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Potential new use for corn fiber may meet a demand
Illinois Correspondent

URBANA, Ill. — With U.S. demand for virgin activated carbon expected to expand more than 4 percent annually, researchers from the Illinois State Geological Survey (ISGS) and the University of Illinois (UOI) are excited about the discovery of a potential new use for corn fiber, a byproduct of wet-mill ethanol production.

Typically sold as part of corn gluten feed, which is used for animal feed, corn fiber is now under study as a bio-based feedstock for producing activated carbon.

“If the process of producing activated carbon from corn fiber is commercialized, corn producers will have a larger market for their crop, and ethanol producers will have an additional revenue stream from the byproduct,” said Massoud Rostam-Abadi, ISGS principal chemical engineer, who leads a current study focusing on developing an expanded market for corn fiber.

Activated carbon is commonly used in water treatment and air purification processes.

According to the Freedonia Group, Inc., by 2008 the U.S. will consume up to 475 million pounds of virgin activated carbon per year, worth an estimated $315 million.

The average selling price for virgin activated carbon ranges from $500-$2,000 per ton. ISGS researchers say large ethanol producers such as Aventine Renewable Energy of Pekin, which processes over one million tons of corn each year, could see increased profits through an expanded corn fiber market. Illinois produces over 900 million gallons of ethanol per year.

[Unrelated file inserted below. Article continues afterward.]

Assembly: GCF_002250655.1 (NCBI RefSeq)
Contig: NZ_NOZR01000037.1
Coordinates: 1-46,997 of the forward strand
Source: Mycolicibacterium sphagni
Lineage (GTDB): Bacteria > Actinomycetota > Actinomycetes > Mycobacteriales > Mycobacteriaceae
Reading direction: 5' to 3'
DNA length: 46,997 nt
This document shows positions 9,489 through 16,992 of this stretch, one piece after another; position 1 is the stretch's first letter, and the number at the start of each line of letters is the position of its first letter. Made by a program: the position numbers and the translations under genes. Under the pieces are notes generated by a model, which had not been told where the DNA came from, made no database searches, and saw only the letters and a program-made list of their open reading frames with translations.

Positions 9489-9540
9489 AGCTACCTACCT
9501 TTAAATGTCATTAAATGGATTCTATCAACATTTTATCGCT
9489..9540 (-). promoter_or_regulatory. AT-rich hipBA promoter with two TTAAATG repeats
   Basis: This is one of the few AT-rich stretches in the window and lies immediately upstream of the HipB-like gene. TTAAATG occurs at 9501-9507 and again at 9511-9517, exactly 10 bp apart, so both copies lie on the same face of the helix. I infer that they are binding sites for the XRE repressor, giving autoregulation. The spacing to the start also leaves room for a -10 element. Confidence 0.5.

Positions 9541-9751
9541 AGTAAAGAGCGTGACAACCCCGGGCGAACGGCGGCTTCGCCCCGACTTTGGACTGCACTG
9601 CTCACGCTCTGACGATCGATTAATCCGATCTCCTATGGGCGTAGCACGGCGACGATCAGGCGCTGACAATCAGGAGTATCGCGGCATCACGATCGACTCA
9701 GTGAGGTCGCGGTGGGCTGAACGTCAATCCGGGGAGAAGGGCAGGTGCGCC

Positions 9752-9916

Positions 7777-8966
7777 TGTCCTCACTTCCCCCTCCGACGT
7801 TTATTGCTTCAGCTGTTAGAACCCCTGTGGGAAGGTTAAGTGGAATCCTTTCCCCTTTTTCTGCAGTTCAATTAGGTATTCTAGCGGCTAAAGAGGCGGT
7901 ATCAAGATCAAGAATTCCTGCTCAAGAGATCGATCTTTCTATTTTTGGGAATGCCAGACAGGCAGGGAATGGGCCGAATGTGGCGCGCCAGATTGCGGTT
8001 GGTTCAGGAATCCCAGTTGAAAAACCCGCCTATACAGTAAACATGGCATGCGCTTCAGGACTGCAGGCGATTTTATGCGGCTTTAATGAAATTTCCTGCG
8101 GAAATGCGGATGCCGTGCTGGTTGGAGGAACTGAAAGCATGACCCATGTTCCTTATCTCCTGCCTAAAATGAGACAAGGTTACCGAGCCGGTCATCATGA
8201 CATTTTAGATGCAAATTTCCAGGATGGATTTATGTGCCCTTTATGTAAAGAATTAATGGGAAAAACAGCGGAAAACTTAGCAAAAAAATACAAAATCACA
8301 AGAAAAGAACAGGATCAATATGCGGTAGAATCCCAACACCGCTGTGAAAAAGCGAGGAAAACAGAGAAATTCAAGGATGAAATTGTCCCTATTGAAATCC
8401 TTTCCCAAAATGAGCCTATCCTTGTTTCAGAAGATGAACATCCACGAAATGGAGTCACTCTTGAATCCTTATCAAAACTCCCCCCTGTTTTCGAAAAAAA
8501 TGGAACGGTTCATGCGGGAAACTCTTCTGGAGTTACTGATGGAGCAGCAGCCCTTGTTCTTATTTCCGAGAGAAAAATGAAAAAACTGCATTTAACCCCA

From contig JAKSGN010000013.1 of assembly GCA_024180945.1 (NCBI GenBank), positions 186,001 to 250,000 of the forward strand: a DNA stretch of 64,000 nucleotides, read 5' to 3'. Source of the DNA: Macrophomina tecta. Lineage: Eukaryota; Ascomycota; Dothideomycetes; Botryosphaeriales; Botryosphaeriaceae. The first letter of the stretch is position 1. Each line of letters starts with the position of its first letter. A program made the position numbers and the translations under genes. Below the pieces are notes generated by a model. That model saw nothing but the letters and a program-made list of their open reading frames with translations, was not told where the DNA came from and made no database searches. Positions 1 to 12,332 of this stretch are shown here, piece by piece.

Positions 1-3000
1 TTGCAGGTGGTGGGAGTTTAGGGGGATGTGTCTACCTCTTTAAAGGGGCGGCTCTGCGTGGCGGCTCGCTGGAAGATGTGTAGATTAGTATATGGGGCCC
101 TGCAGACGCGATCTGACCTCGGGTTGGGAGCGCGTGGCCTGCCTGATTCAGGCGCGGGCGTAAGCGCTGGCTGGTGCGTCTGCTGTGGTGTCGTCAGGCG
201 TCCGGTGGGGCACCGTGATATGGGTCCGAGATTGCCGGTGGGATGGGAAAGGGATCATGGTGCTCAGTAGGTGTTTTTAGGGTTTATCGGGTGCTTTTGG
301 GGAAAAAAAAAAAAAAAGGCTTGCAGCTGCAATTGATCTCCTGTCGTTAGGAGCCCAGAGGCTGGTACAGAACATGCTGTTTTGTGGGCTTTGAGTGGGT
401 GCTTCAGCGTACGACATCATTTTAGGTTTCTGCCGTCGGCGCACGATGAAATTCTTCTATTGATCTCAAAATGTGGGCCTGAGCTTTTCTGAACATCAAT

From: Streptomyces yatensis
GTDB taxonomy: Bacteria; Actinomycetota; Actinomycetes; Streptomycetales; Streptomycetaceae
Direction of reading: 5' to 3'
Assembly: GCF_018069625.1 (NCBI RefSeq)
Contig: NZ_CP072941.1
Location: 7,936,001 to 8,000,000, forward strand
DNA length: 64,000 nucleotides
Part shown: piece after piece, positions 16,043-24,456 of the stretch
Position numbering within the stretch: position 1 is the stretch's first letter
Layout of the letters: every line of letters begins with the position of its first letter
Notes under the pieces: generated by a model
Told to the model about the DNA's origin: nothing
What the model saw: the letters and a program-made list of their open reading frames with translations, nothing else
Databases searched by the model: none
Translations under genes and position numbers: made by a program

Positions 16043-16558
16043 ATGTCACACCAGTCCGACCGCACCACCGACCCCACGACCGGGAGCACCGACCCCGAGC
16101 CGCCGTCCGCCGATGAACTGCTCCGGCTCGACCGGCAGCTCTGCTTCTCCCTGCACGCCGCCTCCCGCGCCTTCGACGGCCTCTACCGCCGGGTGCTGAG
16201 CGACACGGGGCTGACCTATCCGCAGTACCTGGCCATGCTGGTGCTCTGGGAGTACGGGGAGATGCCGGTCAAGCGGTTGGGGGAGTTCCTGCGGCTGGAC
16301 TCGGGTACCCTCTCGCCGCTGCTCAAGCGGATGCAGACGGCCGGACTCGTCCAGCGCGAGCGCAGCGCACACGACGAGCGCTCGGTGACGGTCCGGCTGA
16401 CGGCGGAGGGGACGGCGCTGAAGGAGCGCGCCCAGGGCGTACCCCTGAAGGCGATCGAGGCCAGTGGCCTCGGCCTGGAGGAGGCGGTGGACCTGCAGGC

Said to be the world’s largest granular-activated carbon producer, Calgon Carbon Corp. has expressed interest in the research. In May, representatives of the company met with ISGS researchers, officials with the Illinois Corn Marketing Board (ICMB) and Aventine to arrange for the testing of samples of corn-derived activated carbons produced through the study.

An official with the ICMB was excited about the prospect for an additional revenue source for the state’s farmers.

“This represents a meaningful way to add value to corn through the development of a new corn product,” said Bryan Fogerson, ICMB director.

Illinois’ Center for Food and Agricultural Research (C-FAR) is funding the study.

This farm news was published in the August 9, 2006 issue of Farm World, serving Indiana, Ohio, Illinois, Kentucky, Michigan and Tennessee.